Evolution & Behaviour
Some overlap with plants in Physiology of Organisms
Evolution and Behavior (E&B) has one of the broadest curriculum’s. You’ll have an introduction to the nature of Evolution, Natural Selection, Population Genetics, Speciation etc. – all topics it would be easy to miss-understand without this course. You’ll also look in depth at certain issues such as plant evolution, Evo-Devo and human evolution. The human evolution course sits on the boundary between science and behaviour, with a latter chunk of the course dedicated to behaviour taught entirely via experimental evidence.
The course starts of well organised, with good quality lectures and handouts. This tends to deteriorate through the year as topics become fragmented, and lecturers less engaging. However the appeal of E&B comes from the huge range of organisms studied – think of a yearlong Attenborough documentary! There’s a fairly large, if poorly integrated section on plants, and it is possible to do the course despite a hatred of Behaviour, but you will have to answer an essay on it.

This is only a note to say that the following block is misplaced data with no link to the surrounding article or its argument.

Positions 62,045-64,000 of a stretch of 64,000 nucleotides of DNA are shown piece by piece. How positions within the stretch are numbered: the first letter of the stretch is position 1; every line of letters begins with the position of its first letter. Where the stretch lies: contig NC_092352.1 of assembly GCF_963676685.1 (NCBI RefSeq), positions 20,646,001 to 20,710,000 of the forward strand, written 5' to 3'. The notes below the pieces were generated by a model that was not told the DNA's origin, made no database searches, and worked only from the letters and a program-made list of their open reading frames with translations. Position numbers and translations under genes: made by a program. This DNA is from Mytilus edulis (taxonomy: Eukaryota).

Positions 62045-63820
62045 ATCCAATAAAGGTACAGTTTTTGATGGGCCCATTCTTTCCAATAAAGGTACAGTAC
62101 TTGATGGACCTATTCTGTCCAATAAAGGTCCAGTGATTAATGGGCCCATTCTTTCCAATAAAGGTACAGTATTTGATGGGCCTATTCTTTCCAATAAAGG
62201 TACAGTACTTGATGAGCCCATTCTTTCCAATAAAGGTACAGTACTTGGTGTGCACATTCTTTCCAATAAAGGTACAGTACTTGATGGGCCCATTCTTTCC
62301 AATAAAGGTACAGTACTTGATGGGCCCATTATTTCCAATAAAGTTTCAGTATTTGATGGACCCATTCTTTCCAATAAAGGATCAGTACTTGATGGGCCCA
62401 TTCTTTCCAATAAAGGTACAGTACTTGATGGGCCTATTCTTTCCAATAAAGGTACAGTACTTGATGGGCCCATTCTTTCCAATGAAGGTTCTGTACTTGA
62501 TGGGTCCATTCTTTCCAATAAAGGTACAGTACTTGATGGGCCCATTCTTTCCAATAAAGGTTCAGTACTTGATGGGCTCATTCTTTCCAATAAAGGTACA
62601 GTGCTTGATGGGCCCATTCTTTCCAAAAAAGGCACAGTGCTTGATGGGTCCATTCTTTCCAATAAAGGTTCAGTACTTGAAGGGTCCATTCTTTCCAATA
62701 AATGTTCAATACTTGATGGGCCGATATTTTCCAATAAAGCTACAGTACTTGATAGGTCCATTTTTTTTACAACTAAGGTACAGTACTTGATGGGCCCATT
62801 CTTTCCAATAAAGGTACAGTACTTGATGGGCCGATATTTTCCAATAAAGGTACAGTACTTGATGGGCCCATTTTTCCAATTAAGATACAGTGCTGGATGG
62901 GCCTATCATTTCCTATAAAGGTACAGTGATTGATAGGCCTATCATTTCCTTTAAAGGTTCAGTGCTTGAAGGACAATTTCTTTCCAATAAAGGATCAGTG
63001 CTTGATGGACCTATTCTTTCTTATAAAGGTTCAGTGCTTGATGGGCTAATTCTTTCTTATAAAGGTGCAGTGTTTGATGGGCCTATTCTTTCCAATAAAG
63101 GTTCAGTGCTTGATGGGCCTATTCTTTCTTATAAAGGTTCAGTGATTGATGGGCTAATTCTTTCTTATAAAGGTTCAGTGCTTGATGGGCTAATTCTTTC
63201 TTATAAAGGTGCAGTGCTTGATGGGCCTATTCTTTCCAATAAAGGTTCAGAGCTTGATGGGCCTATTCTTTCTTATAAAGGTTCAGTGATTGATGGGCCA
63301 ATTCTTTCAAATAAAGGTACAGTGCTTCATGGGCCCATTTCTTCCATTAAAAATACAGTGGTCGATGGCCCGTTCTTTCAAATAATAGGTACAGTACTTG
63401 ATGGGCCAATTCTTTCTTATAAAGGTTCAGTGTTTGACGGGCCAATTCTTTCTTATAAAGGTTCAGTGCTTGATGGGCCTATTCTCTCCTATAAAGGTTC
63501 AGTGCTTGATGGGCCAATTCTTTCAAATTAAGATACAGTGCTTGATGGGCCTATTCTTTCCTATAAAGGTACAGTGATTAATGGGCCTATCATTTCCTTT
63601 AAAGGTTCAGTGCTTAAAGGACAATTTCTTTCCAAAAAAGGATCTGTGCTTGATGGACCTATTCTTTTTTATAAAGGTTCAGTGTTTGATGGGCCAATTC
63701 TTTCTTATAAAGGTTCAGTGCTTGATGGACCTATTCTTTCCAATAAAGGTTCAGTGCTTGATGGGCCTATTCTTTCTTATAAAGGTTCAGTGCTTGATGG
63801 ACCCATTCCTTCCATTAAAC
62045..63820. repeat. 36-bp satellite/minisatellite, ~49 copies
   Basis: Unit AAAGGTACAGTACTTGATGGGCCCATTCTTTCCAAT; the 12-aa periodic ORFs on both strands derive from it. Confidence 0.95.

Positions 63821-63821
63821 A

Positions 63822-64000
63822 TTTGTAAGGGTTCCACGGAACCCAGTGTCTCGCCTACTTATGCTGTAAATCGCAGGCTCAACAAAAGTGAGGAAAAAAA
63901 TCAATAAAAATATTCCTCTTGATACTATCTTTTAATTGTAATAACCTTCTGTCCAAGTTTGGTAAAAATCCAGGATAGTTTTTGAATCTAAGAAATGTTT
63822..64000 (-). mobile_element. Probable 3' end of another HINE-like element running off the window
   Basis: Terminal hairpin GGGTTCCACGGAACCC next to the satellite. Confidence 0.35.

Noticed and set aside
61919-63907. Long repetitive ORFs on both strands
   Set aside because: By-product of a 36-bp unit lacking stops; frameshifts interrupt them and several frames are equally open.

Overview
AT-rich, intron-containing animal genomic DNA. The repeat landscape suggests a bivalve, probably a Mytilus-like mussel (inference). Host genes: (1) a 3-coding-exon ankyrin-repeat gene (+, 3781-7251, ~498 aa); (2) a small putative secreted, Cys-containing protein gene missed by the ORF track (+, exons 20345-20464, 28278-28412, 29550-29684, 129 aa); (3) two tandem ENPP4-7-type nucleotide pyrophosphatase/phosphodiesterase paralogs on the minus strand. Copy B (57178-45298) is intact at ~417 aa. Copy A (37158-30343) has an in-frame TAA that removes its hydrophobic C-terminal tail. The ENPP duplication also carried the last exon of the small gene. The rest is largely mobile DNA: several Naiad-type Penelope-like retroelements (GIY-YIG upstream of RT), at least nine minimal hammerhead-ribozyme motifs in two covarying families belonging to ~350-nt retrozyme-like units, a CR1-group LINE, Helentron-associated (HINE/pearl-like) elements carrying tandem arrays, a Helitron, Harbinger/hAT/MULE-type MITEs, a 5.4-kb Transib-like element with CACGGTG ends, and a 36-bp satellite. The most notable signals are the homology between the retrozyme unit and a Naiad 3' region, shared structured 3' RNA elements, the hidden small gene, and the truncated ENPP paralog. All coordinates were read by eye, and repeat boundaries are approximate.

Supervisions have taken place with a number of different supervisors sequentially during the year, and quality has been rocky compared to other 1a options. It is especially important to nail essay writing skills for this course: The exam requires five 35minute essays, and despite the time limit, these must demonstrate a coherent argument for an important idea. Young naturalists will be able to use any organisms they love to evidence the main points of this course.
These are weekly, and every other practical is assessed. You are expected to complete the practical on the day, although there is no time limit, so they tend to drag on. Marking is also quite harsh, but arbitrary with only A, B & C grades. These practicals aren’t enormously fun compared to e.g. PoO, but they demonstrate principles from the lectures well – including measuring (fake) homonin skulls, producing phylogenies etc.